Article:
Category Archives: Retirement Income

Nortel Pension Settlement – Deferred Pension

About one-quarter of the 13,000 Nortel pensioners that are members of the Nortel Managerial and Non-Negotiated Pension Plan (Reg. 0342048) must take a Deferred Pension in the form of a Locked-In Retirement Account (LIRA). Before age 71 the LIRA must be converted to an annuity or to a Life Income Fund (LIF). The references, comments and spreadsheet provided in this post may be of some assistance in making the choice. It is also of use for others who need to compare an annuity against a LIF when converting the LIRA. More

Nortel Pension Settlement Options – Annuity vs LIF

There are some 13,000 Nortel pensioners that are members of the Nortel Managerial and Non-Negotiated Pension Plan (Reg. 0342048). The settlement of this plan provides members in some provinces with the option of either receiving the default of an annuity or taking the commuted value and converting it into a Life Income Fund (LIF). The references, comments and spreadsheet provided in this post may be of some assistance in making the choice. It is also of use for others who need to compare an annuity against a LIF. More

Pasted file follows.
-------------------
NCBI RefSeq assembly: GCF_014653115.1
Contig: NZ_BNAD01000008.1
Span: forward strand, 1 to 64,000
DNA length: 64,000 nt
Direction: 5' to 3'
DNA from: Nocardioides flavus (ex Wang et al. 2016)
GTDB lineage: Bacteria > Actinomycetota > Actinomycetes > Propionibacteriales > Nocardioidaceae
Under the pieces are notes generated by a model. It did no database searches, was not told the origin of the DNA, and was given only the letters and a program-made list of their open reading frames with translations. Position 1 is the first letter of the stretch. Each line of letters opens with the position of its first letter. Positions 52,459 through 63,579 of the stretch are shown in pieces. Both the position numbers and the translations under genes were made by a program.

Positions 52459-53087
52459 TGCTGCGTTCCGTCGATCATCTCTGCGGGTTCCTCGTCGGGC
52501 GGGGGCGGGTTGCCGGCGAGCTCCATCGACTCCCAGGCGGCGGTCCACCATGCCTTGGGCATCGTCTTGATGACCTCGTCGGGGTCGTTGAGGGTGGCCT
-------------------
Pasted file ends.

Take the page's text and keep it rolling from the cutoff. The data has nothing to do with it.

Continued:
Estimating How Much You Need In Retirement

Estimating How Much You Need In RetirementChart3How much do you really need to retire? Are you one of the majority that either have a large number in mind or do not know? It may not be as bad as you think. What you need is an estimate of your expenses when you retire based on what you spend today, have an understanding of where your retirement income will come from and how you will use your savings. A spreadsheet is provided that will help you and it only takes a few minutes to fill in. You can try different values for capital, interest rates, inflation rate and withdrawal amounts. More